SWFL Volunteers Attempt To Connect Provisional Voters To Their Ballots
Three major Florida races are heading toward a recount: the U.S. Senate seat, the governor’s seat and the commissioner of agriculture. Dozens of volunteers gathered at a former Democratic candidate’s headquarters on Thursday to connect provisional voters with their ballots.
Sara McFadden lost her race to represent Florida House District 106, but she was one of about a dozen volunteers at David Holden’s former headquarters.
“Today, we are trying to cure provisional ballots, and that means we are trying to make sure that they count,” McFadden said.
Two days after Election Day, the volunteers were trying to get in touch with people who were given a provisional ballot. Those ballots are given to people who want to officially record their vote if there are questions about their eligibility.
Chris Raleigh was Holden's campaign manager. He oversaw the effort to contact provisional voters in Collier County.
"We’re helping people that are Democrats and NPAs and Republicans who didn’t get their votes turned in," Raleigh said. "We’re making sure their voice is heard."
Raleigh said a big reason people were asked to vote on a provisional ballot was not for discrepancies such as mismatching signatures or misspelled names, as is the case in other states. He said most were voters who had been purged without notice from their voting precinct roster.
“They were told they are not an active voter anymore, but they registered," Raleigh said. "They live at the same place; nothing has changed except they didn't vote. And, we don’t have as far as I understand — and I might sound foolish — but I don’t think we have a use it or lose it law.”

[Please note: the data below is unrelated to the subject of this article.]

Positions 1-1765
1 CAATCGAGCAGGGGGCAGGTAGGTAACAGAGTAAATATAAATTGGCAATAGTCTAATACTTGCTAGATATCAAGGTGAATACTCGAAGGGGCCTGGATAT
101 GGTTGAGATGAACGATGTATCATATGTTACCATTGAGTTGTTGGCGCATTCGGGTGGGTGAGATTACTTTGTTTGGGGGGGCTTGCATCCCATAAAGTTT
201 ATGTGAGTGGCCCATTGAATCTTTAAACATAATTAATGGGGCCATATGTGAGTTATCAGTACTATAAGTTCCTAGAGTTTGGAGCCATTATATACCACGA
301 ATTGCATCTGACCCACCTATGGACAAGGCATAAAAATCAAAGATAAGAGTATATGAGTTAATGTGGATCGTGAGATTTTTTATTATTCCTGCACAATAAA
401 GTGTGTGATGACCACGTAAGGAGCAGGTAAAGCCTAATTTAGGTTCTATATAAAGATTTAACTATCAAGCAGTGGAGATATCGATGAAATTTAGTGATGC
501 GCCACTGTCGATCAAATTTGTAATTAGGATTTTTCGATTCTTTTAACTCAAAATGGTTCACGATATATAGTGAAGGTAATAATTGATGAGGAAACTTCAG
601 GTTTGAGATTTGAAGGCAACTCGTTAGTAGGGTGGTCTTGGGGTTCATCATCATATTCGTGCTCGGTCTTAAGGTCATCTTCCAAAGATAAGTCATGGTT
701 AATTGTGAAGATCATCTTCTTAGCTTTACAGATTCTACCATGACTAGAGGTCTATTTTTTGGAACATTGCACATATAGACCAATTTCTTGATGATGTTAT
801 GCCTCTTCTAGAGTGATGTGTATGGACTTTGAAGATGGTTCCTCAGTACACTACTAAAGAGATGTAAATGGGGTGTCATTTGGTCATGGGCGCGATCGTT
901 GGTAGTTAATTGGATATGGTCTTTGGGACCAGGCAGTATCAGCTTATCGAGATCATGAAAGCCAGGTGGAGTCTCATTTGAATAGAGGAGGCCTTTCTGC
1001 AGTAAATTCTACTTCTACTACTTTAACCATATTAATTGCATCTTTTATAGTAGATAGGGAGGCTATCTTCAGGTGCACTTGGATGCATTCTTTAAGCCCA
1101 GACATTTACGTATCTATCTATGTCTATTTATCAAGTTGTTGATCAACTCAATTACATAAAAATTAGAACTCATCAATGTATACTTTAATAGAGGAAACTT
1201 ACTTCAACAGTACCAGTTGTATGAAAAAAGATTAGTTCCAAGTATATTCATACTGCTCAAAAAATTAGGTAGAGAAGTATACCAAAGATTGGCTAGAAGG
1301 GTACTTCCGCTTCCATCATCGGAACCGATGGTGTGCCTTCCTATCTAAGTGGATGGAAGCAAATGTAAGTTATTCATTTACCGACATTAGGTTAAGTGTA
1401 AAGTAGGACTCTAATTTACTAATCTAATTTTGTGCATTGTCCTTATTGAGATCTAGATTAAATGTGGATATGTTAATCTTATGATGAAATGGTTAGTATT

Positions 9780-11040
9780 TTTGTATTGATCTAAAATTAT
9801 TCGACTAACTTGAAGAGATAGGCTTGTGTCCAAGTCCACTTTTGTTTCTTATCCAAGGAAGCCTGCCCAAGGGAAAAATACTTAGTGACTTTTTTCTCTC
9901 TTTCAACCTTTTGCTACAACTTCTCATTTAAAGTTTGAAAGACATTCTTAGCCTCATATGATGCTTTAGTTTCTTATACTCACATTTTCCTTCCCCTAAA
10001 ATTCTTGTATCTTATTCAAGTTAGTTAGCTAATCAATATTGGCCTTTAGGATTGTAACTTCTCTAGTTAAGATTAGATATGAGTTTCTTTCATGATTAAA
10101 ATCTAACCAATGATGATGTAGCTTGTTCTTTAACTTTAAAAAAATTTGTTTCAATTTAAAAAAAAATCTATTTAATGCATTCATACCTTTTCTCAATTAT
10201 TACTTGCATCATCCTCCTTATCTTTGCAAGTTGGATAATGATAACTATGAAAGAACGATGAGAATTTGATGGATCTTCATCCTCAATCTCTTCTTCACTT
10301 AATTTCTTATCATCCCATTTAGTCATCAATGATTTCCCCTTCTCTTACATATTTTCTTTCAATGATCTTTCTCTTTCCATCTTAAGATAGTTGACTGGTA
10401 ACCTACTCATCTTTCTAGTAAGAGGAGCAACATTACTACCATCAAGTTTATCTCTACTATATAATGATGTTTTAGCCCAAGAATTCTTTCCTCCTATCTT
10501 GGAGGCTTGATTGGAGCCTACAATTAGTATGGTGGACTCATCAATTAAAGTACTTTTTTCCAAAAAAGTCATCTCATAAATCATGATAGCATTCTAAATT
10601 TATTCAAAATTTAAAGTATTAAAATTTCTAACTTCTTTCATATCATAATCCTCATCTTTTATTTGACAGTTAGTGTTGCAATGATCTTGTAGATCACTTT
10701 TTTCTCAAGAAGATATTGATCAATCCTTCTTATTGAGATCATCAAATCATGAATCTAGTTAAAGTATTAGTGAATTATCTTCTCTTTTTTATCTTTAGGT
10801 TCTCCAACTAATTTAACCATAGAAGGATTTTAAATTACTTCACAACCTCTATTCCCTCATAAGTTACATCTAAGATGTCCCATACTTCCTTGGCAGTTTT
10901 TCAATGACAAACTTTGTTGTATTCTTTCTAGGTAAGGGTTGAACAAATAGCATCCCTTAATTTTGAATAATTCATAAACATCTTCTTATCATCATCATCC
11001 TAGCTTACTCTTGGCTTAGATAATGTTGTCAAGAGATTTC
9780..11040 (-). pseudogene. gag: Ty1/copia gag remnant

Raleigh also said volunteers were scouring the county, trying to find the provisional voters because the deadline to validate those ballots was 5 p.m. Thursday.
After that, the local supervisor of elections will review the ballots by hand to see if they will be counted or not.
Heather Doane is from the Collier County Supervisor of Elections office.
“Our canvassing board reviews each of those ballots," Doane said. "The staff will recommend to the canvassing board acceptance or rejection based on state law, and the evidence that they were able to gather, which could include if someone came in to provide that information themselves."
Doane said people that vote on provisional ballots are informed of where they can take information to validate the infomation on question and the deadline to do so at the polling location.
Doane also said the process for reviewing the provisional ballots individually begins Friday, Nov. 9.
People can call their county’s supervisor of elections office or check online to see if their vote was counted. WGCU has a list of links, phone numbers and addresses to do so, which you can find here.